“I learned that international media aired very little information about us until the evening of May 5. I felt we were abandoned and I thought, are we going to die without the world knowing what happened to us?”

As a student, Carol had entertained thoughts of joining a religious order. “And not just any order,” she laughs, “but a cloistered, contemplative order.” After graduating from the Philippine School of Business Administration, she attended search-ins and retreats. She continued her search even while working in a big bank. She had already met Fondacio at that time and was living its tenets and “four points of covenant,” but she didn’t know in what direction her life was going.

One day she tagged along with a friend to apply at the Philippine Rural Reconstruction Movement (PRRM), a big NGO by national standards. “I had no experience in community organizing,” Carol says. But her corporate experience must have served her in good stead and she was taken in.

The change was abrupt. “My salary was one-fourth of what I used to get at the bank. Suddenly I was a backpacker, going around the country. I was the credit specialist of the savings and credit program.” Carol associated with people at the grassroots and listened to their needs.

After a few years, Carol decided to move on and joined friends in setting up a consultancy group that would help organizations. She felt the restlessness again creeping in. A brief romantic relationship was not the answer. When the subject of marriage came up, she said, `Oh no, I still have so many things to accomplish.’” That was the end of it. Off she went to pursue a master’s degree in industrial relations at the University of the Philippines.

Already a full-fledged Fondacio member at the time, Carol wanted to deepen her knowledge and the practice of her faith. “World Youth Day 2000 in Rome was a turning point for me. I was praying at St. Peter’s when something happened. I felt God’s call. I felt disturbed. I knew I had to discern and prepare myself for something. I was 29 years old.”

For deepening, Carol went to the Institute of Formation-Fondacio Europe in Angers, France. She took up theology and pastoral ministry at the Catholic University of Angers. She and other Fondacio students stayed at the motherhouse of the Religious of the Good Shepherd. After France, Carol went to Africa for her practicum.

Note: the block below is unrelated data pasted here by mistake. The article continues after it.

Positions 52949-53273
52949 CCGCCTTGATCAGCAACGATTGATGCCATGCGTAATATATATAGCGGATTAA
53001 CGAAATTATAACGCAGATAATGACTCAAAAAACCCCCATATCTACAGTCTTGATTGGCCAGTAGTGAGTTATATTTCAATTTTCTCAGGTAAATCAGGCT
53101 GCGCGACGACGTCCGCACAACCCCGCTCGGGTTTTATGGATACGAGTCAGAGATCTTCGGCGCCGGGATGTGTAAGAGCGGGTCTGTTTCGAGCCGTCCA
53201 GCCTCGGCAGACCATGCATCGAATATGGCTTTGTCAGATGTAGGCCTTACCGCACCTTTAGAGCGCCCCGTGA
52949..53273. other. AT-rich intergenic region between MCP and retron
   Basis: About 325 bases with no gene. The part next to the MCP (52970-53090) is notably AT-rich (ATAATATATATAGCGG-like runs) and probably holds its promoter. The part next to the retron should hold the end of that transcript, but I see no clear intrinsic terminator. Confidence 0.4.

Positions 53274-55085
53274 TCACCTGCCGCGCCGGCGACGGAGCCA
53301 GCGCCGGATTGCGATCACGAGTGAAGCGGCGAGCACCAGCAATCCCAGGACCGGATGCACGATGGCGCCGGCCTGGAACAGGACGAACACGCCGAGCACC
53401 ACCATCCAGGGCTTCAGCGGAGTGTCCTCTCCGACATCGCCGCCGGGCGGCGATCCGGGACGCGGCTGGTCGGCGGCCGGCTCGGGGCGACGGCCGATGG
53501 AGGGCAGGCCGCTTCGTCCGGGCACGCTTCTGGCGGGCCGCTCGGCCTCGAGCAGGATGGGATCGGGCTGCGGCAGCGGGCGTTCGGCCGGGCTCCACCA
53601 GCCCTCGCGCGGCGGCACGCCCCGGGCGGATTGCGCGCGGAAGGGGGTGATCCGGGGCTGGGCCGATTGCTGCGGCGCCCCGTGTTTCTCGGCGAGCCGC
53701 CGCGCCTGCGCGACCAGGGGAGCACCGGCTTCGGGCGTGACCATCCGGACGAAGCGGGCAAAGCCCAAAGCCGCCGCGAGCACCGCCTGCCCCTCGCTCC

Upon coming home to the Philippines, Carol became closely involved in setting up the Institute of Formation-Fondacio Asia (IFFA). “Fondacio spirituality in an Asean context” was to be the defining mark of the formation program.

And then the big letting go: she would not be there for IFFA’s becoming because she was being sent or called to Myanmar. The pain was made more intense by her father’s illness and her concern that he would die while she was away. That this should not happen was the one promise she asked God to fulfill. And He did.

It was while Carol was briefly in the Philippines to finish her Ignatian course at the Ateneo that God took her father. Grieving a loss but seeing her “baby” (IFFA) coming to life without her, Carol became even more despondent.

She writes: “A few days after the death of my father I felt the struggle. I thought, I helped in giving birth to this school, why do I need to go to Myanmar? A priest friend who was standing beside me at that time asked, ‘Do you understand the mystery of Jesus?’ He looked toward the celebration and said, ‘Go there. It is the only way to understand the passion of Jesus, go through the pain up to the end.’ I was dying at that moment and I understood what it meant to die.”

Carol now looks back and asks, “What does it mean to take up our cross? It is to renounce the things which we believe to be very important in our lives. It was only after going through the pains of fully letting go of the things important to me that I experienced the resurrection. I felt renewed and ready to again have an adventure with my God. After embracing the newness, I experienced a fruitful life in my mission in Myanmar.”

Indeed, Carol’s ongoing mission work in the place she describes as “a pure country” is not just any adventure. It is, for her, an adventure with God in “a land where dreaming has been forgotten.” •